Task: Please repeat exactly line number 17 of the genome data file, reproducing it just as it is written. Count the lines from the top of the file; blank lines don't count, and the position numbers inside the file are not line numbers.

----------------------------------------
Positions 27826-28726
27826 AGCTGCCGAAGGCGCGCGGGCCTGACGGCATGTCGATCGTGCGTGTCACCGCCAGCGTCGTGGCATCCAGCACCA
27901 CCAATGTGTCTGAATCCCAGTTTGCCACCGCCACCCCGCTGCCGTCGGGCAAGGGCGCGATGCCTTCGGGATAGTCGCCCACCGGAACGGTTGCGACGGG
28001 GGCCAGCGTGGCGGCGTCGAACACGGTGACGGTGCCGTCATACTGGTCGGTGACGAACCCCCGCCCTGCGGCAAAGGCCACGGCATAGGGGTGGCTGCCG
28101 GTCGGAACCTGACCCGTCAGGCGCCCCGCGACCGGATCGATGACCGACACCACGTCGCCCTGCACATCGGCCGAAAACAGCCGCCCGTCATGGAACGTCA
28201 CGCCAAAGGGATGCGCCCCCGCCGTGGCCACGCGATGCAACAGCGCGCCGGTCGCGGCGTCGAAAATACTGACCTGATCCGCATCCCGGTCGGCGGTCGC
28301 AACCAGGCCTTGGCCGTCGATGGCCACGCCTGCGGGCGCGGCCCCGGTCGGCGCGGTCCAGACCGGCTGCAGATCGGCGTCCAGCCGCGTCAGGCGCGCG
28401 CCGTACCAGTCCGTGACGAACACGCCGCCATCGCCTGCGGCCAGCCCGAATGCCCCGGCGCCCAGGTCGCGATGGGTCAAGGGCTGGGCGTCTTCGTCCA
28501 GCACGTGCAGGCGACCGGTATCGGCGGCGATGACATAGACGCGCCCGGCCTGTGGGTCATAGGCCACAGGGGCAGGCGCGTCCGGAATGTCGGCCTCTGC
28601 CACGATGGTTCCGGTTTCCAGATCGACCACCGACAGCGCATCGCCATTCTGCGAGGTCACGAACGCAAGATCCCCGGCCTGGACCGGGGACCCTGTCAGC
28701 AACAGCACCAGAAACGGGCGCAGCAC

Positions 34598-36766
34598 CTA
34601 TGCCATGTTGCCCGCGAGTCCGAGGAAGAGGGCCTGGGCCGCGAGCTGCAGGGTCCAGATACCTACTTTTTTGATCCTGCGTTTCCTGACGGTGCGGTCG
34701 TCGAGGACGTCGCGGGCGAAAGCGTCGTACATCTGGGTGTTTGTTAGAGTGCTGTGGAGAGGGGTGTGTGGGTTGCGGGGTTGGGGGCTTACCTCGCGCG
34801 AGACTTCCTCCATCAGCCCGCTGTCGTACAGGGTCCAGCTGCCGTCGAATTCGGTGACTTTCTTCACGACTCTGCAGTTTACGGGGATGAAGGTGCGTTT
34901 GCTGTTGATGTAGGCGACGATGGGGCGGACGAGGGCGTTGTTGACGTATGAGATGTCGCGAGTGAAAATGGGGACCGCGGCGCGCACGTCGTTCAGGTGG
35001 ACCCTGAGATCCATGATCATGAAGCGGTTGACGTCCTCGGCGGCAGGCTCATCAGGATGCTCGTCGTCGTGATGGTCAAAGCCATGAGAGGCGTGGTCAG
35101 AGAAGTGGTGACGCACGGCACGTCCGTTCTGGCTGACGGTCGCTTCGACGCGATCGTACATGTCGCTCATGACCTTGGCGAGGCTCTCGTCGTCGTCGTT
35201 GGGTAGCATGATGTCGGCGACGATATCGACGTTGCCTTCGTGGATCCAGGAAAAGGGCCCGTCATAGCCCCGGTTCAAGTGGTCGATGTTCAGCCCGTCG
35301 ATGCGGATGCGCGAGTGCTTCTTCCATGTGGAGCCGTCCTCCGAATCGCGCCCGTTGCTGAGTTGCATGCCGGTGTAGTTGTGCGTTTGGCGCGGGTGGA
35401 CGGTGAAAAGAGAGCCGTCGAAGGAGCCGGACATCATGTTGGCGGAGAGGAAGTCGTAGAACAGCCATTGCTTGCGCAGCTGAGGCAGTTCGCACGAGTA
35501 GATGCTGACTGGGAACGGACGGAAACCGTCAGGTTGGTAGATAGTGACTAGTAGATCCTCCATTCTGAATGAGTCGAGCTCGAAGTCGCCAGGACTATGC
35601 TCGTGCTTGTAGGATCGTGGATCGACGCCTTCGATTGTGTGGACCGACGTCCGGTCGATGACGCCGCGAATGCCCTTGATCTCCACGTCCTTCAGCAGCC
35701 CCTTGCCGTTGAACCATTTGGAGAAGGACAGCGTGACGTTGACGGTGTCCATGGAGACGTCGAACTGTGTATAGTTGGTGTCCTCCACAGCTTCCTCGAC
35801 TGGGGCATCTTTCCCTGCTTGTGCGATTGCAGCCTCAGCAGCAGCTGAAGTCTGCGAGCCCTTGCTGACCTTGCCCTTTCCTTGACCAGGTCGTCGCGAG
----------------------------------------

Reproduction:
34901 GCTGTTGATGTAGGCGACGATGGGGCGGACGAGGGCGTTGTTGACGTATGAGATGTCGCGAGTGAAAATGGGGACCGCGGCGCGCACGTCGTTCAGGTGG